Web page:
[cabfpub] Short-Lived Certs - the return
sleevi at google.com
Thu Jun 11 17:13:03 UTC 2015
On Thu, Jun 11, 2015 at 10:02 AM, Eddy Nigg <eddy_nigg at startcom.org> wrote:
> Well, I wasn't talking about stapling really :-)
> But stapling is supported currently by only 25% of web sites serving
> certificates, but even here I believe servers can take a more conservative
> approach and update the OCSP every X hours or so. I'd recommend it in any
Sure, but good security practices don't affect the minimum security. That's
been the point repeatedly in these discussions. The question has been "How
long can an attacker use a bad certificate" and "How quickly will clients
notice" - and an attacker that can staple a response for 10 days (since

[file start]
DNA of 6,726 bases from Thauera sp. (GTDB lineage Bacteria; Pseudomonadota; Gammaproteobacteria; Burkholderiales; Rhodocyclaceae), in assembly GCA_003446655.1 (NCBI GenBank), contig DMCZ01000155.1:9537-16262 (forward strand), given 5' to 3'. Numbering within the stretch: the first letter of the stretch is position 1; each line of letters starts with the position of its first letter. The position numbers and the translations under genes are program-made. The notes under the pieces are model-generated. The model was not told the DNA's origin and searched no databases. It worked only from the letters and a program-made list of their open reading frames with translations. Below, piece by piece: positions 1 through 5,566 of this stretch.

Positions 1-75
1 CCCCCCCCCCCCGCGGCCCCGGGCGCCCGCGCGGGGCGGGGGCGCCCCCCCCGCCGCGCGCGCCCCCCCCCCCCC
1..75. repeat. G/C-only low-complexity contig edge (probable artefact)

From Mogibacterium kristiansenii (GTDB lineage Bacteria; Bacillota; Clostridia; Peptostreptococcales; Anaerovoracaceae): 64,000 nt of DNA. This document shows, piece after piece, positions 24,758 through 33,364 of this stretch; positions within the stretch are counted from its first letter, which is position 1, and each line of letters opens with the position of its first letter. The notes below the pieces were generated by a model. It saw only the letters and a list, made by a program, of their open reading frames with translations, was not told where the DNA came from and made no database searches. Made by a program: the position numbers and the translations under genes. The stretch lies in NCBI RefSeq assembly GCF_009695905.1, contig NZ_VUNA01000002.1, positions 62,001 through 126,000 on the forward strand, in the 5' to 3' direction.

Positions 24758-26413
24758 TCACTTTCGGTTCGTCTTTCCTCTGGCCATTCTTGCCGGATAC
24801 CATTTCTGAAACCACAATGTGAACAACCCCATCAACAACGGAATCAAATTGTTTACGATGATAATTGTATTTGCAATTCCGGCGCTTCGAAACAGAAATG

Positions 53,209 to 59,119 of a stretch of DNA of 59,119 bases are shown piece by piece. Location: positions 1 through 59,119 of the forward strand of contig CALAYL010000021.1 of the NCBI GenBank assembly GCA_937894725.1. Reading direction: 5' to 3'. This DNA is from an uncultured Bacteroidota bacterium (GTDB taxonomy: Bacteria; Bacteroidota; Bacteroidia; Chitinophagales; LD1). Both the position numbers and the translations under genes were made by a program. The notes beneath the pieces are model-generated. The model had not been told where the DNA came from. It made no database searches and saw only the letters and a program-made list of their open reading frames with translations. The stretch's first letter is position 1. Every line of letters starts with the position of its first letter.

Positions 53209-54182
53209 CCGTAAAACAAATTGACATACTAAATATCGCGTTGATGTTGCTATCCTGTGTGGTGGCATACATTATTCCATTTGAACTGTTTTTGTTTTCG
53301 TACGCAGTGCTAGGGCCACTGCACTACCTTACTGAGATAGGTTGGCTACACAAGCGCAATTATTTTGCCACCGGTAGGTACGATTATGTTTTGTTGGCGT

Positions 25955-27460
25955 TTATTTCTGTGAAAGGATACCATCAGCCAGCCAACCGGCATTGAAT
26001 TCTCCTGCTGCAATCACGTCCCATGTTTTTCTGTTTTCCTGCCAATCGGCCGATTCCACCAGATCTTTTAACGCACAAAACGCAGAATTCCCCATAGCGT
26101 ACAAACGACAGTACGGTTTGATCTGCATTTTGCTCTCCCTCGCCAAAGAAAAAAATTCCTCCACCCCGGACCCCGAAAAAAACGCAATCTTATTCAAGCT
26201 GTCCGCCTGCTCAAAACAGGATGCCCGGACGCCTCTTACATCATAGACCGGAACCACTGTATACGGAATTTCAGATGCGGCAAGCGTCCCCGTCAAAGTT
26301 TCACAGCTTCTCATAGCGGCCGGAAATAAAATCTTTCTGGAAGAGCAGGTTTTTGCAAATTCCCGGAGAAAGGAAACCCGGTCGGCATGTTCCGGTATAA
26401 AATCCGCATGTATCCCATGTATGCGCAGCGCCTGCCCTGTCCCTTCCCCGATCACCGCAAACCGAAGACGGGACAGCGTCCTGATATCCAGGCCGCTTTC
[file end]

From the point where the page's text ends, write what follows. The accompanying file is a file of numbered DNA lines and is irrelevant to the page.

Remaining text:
stapling is widely supported in the major browsers) is an attacker that can
use that bad certificate.
> For example Firefox caches the OCSP response for 24 hours only and not at
> all between restarts.
Sure, but it'll use the stapled response.
> From what I've seen Microsoft also uses Cache-Control headers in order to
> determine for how long to cache OCSP (and CRLs) which makes it a bit
> difficult to determine when it would update, but I assume that CAs will
> leave this fairly short for obvious reasons (also 24 hours range).
Beyond the fact that it doesn't matter (Stapling), the HTTP cache
directives are fully manipulable by an attacker, because the OCSP response
is served over HTTP. So the cache directives are hints, but don't supercede
the (signed) information.
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